THIS documentary is a bit of an epic labour of love for director Ian Palmer: it's the result of 12 years spent following an Irish travelling family as they repeatedly sought to end a decades-long family feud with their fists via brutal bare-knuckle boxing bouts. It's a fascinating subculture, too, and one that's strangely filmic thanks to the way rival clans the Quinn McDonaghs and their cousins the Joyces fan the flames of family enmity by sending each other video tapes (and eventually DVDs) challenging each other to fights – like raw and scarily real versions of the trash-talking promos American wrestlers engage in. The fights are raw and scarily real too. Though worth big money (between 20,000 and 120,000 in some cases) and refereed by travellers from neutral families, there's no fancy footwork or skill, exactly, just the sight of two big guys squaring off against each other as they slowly set about punching their rival's face until it resembles mincemeat. As one observer notes: a good fight will last about 20 minutes and will only end when a man has been "broken". The film's aesthetic qualities could charitably be described as rough-and-ready but that only adds to the gloves-off realities of the subject.
Mr Popper's Penguins (PG) ***
Directed by: Mark Waters
Starring: Jim Carrey, Carla Gugino, Angela Lansbury
AFTER last week's perfunctory preteen multiplex product, this pleasing picture provides a lesson in how to do a kids' film without patronising them, or those paying for them to take a peek. Mark Waters, a proven master of peppy projects (Mean Girls, Freaky Friday), proposes Jim Carrey as the eponymous Popper, a divorced father-of-two on the point of procuring a partnership at his Manhattan property enterprise when he takes receipt of his late papa's nest eggs: six honking, pooping Gentoo penguins. The film is propelled by perky performers, pulling out pithy quips whenever the plot threatens to lapse into sap. It's pity these penguins should primarily be pixelated, and deployed as part of a conventional parenting paradigm. Still, PC parents should be placated by an anti-zoo agenda, and the makers p-p-p-pick up extra points for putting out something this snow-bound in August. Vanilla Ice over the closing credits? Pretty much perfect.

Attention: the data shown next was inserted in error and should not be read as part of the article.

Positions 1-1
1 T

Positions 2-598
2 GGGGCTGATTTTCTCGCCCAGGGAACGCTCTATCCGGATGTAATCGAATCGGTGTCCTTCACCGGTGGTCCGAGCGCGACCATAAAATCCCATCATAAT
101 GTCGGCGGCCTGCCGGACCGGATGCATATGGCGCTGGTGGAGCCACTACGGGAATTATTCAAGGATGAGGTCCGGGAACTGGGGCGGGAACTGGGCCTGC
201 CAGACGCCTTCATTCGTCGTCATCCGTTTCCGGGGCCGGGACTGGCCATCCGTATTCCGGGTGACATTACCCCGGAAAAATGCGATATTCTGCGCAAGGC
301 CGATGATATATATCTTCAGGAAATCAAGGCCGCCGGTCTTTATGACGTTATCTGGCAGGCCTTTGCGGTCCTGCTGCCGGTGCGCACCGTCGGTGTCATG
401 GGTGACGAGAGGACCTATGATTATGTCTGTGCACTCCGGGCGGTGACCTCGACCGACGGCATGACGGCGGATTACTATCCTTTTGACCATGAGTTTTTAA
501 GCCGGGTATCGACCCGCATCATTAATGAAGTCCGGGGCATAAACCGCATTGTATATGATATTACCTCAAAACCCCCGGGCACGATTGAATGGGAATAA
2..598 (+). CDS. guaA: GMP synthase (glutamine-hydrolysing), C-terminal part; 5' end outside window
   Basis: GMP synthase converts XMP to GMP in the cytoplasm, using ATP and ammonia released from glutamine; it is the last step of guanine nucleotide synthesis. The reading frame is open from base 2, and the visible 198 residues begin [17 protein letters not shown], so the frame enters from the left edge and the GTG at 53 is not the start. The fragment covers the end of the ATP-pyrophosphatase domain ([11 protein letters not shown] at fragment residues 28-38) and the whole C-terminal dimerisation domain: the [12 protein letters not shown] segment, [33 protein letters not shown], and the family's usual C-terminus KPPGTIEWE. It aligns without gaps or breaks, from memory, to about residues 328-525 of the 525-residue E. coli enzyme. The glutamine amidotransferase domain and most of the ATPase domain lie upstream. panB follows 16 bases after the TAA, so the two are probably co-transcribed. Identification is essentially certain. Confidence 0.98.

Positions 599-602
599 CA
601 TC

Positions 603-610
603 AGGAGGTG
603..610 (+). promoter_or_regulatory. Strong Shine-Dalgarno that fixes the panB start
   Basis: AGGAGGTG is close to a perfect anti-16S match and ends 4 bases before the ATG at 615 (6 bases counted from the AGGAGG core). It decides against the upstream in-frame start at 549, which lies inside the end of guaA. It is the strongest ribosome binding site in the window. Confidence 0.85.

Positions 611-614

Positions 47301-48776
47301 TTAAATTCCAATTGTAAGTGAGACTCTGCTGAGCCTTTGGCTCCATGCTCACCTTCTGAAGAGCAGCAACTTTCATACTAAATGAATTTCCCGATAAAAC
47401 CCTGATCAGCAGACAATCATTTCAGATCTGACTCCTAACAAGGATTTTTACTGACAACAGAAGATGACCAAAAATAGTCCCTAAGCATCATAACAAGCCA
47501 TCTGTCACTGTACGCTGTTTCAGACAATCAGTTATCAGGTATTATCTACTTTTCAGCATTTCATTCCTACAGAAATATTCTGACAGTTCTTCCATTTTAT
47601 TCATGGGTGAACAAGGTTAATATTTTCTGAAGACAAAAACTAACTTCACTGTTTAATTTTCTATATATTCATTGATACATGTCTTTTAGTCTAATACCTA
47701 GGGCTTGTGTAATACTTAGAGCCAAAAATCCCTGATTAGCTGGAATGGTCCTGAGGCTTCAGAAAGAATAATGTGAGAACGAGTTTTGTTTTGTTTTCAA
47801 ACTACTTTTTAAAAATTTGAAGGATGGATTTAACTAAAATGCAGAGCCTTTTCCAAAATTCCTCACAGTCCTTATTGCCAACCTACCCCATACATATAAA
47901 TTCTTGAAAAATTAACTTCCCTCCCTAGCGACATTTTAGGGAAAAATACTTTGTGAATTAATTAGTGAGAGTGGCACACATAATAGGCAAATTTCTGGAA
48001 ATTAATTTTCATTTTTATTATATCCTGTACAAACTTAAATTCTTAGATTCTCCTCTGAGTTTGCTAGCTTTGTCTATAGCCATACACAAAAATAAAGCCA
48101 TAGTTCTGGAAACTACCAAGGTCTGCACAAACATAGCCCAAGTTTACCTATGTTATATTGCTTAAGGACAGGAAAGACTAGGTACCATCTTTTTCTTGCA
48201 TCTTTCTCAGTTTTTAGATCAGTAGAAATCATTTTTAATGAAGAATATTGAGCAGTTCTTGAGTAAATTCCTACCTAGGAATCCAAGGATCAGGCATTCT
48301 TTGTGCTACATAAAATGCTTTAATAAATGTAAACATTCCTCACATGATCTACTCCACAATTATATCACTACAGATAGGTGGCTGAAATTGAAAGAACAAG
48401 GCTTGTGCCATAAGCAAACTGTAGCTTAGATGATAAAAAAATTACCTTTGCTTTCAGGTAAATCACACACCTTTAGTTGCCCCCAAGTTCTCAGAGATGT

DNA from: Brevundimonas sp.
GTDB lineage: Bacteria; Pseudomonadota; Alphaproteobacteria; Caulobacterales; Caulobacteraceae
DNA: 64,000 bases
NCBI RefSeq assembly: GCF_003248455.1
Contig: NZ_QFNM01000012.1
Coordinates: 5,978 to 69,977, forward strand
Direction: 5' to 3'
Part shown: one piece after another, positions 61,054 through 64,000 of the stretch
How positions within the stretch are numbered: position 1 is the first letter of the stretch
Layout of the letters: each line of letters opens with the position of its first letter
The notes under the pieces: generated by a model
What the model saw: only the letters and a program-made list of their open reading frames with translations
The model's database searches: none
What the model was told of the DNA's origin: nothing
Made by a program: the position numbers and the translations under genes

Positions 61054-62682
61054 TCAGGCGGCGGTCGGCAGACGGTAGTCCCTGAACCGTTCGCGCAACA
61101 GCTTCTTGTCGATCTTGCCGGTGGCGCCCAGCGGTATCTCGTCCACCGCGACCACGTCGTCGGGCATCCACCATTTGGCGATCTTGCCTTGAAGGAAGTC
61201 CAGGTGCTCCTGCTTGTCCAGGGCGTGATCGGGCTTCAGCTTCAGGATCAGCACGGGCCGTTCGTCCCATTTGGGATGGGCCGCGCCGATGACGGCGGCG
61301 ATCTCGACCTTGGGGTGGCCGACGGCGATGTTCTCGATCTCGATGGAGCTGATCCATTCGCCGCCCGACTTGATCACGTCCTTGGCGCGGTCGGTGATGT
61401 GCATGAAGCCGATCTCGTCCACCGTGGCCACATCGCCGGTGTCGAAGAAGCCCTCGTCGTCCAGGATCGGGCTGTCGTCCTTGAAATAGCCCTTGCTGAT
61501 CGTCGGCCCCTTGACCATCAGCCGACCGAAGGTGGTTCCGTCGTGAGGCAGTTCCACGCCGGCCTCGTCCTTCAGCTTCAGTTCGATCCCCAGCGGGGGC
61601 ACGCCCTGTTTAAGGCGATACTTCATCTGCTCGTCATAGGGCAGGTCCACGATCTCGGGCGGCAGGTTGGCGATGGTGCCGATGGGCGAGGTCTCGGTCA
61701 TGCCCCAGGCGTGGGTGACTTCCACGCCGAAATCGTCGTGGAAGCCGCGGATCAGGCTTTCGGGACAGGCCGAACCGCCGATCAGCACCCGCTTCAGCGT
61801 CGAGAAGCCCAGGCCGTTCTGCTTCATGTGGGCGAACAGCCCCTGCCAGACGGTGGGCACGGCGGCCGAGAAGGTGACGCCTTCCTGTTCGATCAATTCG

Sarah's Key (12A) ***
Directed by: Gilles Paquet-Brenner
Starring: Kristin Scott-Thomas, Mlusine Mayance, Niels Arestrup
THE sight and sound of Kristin Scott Thomas speaking French has become a regular summer diversion in UK cinemas: both 2008's I've Loved You So Long and – more surprisingly – last year's tough, provocative Leaving became crossover hits off the back of the actress's typically elegant and cultured presence. If she's marginally less fluent here, that's likely down to the role, that of an American journalist in latter-day Paris trying to find the words to describe one of Vichy France's darkest hours: the state-overseen round-up of 13,000 Parisian Jews in July 1942 with an eye to their future deportation to the death camps. Flashbacks to these events make a committed attempt to recreate a history that, with its death leaps and rotting corpses, isn't altogether pretty. Mitigating this, however, is the bestseller soapiness of the wraparound scenes in which Scott Thomas wrestles with her own biological clock. Paquet-Brenner's aim may have been to engage a younger generation, but Sarah's Key gets glossier and more resistible as it goes on: were it not for the subtitles, this could easily go out on ITV primetime.